Then our Lord had a final meeting with the 11, described in Matthew 28:18-20 and Acts 1:10-11, and left. I've been over that before, too. (October 5, 2014)

In a way, the Resurrection wasn't the most remarkable part of those events. It's what the apostles realized, after they looked at what our Lord had said and done: God loves us, and wants to adopt us. All of us. (Ephesians 1:3-5; John 3:17; Catechism of the Catholic Church, 52, 1825)

That's the best news humanity's ever had. I've been over that, too: a lot. (October 4, 2015; September 6, 2015; August 30, 2015)

I've often repeated this, too: as adopted children, acting like part of the family makes sense. It's pretty simple: I should love God, love my neighbors, see everybody as my neighbor, and treat others as I want to be treated. (Matthew 5:43-44, 7:12, 22:36-40, Mark 12:28-31; Luke 6:31 10:25-27, 29-37)

I said simple: not easy. (October 12, 2014)

Truth and the Long Run

(From NASA/ISS, used w/o permission.)
"Love and truth will meet; justice and peace will kiss.

"Truth will spring from the earth; justice will look down from heaven."
(Psalms 85:11-12)

"Teach me, LORD, your way that I may walk in your truth, single-hearted and revering your name."
(Psalms 86:11)
Our Lord's mission was "to testify to the truth" — which brings me to Pilate's question in John 18:28: "What is truth?"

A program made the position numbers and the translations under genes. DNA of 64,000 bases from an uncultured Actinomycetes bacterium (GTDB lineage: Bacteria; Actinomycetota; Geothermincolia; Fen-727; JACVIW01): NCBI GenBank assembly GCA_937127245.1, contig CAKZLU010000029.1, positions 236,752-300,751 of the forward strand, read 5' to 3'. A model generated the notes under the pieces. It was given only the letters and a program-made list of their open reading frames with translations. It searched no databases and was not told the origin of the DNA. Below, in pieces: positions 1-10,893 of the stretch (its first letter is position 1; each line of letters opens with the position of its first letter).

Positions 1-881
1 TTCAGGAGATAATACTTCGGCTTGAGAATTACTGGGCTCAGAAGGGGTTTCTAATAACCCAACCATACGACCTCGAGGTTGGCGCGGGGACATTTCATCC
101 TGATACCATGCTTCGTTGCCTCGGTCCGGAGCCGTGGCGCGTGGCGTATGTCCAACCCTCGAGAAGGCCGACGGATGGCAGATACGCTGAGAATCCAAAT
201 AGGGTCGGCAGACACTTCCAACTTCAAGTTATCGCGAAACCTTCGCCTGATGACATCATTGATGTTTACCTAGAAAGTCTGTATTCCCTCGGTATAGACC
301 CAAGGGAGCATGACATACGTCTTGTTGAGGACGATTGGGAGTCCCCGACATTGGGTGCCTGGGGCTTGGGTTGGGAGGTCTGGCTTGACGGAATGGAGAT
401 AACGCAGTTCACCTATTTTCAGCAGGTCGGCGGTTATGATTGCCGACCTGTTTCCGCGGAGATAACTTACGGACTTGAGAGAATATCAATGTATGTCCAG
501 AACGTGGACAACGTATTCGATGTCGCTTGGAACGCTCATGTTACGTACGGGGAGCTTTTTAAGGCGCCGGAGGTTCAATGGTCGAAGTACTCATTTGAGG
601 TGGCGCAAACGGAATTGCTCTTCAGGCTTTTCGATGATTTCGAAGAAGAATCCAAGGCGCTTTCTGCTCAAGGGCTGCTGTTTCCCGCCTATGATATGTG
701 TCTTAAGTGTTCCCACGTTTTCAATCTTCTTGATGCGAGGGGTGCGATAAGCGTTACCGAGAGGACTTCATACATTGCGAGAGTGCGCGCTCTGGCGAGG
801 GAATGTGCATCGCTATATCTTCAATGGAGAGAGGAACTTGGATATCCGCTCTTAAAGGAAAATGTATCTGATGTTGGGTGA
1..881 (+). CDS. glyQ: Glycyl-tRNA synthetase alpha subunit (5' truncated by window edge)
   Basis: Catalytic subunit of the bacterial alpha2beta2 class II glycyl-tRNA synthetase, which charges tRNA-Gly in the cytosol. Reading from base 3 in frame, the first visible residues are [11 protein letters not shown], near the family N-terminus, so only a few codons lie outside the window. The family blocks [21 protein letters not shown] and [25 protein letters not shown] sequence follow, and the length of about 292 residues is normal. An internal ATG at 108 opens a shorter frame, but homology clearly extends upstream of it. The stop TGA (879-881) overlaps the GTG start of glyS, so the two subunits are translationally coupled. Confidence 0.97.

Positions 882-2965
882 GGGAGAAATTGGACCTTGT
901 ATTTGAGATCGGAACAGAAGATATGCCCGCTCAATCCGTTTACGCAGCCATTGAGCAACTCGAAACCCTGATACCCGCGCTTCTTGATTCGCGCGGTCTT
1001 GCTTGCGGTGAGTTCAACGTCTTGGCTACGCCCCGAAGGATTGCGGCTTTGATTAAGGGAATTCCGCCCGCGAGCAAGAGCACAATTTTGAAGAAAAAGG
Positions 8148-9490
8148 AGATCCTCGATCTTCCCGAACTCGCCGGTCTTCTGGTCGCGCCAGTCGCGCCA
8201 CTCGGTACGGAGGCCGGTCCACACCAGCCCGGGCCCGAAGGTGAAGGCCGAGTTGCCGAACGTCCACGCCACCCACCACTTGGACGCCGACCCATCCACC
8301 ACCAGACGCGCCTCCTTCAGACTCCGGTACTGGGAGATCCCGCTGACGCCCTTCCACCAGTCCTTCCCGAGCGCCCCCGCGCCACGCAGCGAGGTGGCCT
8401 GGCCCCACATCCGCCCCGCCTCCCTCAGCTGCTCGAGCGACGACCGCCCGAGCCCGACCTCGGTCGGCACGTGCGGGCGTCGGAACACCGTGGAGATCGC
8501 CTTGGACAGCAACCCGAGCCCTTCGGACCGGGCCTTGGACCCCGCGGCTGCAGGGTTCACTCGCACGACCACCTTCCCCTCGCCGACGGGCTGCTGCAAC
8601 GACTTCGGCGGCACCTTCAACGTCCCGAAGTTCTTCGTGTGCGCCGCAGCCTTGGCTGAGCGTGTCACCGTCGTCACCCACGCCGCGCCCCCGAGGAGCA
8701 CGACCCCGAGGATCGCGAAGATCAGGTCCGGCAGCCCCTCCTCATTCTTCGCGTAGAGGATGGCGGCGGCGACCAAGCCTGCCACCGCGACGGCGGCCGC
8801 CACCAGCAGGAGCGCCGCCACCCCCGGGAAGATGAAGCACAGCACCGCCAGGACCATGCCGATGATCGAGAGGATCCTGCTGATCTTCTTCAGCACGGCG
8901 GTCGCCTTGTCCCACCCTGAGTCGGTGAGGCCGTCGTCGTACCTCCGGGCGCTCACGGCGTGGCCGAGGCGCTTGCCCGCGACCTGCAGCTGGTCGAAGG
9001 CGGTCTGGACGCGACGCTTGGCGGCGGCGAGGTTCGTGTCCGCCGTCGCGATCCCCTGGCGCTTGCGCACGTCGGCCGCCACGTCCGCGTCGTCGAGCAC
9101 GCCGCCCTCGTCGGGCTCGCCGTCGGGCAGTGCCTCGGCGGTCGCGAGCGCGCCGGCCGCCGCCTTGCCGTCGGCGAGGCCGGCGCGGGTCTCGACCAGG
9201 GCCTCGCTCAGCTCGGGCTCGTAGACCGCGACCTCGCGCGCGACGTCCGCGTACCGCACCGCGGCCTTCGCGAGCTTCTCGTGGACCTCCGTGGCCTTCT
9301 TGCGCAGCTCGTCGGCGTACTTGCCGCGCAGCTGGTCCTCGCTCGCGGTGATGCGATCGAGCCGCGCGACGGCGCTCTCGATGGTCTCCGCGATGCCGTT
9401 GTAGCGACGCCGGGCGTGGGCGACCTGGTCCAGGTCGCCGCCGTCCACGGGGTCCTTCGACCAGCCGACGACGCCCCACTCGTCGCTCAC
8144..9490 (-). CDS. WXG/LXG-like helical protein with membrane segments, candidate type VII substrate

God is love, but God is also truth. (1 John 4:8-16, 14:6; Catechism, 144, 214-217, 218-221, 1814)

Faith is personal loyalty to God the Father, Son, and Holy Spirit: three persons, one God. It is "a free assent to the whole truth that God has revealed." (Catechism, 150), 233, 238-248)

Okay, so I believe in God, and decide to follow our Lord. So what?

In the short run, the outlook is pretty close to Churchill's "blood, toil, tears and sweat." Matthew 16:24 makes that clear.

In the long run, though, the outlook's pretty good for those of us who take God seriously. (Matthew 16:25-27; 1 Corinthians 13:12; 1 John 3:2; Revelation 22:1-5)

That bit in Revelation 22:4, about having a name written on our foreheads, puts me in mind of an over-the-top college party: and that's yet again another topic.

I'm looking forward to no more tears, death, mourning, wailing, or pain.
"1 Then I saw a new heaven and a new earth. The former heaven and the former earth had passed away, and the sea was no more. 2

"I also saw the holy city, a new Jerusalem, 3 coming down out of heaven from God, prepared as a bride adorned for her husband.

"I heard a loud voice from the throne saying, 'Behold, God's dwelling is with the human race. He will dwell with them and they will be his people 4 and God himself will always be with them (as their God).

"He will wipe every tear from their eyes, and there shall be no more death or mourning, wailing or pain, (for) the old order has passed away.' "
(Revelation 21:1-4)
Meanwhile, like I've said before, we have work to do. Lots of work.

Part of our job involves truly respecting the "transcendent dignity" of humanity, and each person. That is not easy: but it's something we must do. So is building a better world for future generations. The job starts within each of us, with an ongoing "inner conversion." (Catechism, 1888, 1928-1942)

We've made some progress over the last two millennia: and we have a very great deal left to do.

My guess is that we'll still be watching and working when the 8.2 kiloyear event, Y2K, and Y10K are seen as roughly contemporary. (December 28, 2014; November 23, 2014; October 26, 2014)

On the 'up' side, we're already in "the last hour," and have been for two thousand years. The war is over. We won. This world's renewal is in progress, and nothing can stop it. (Matthew 16:18; Mark 16:6; Catechism, 638, 670)

More of my take on life, love, and light:

1 Homilies for this solemnity:
2 Solemnity of Christ the King, background: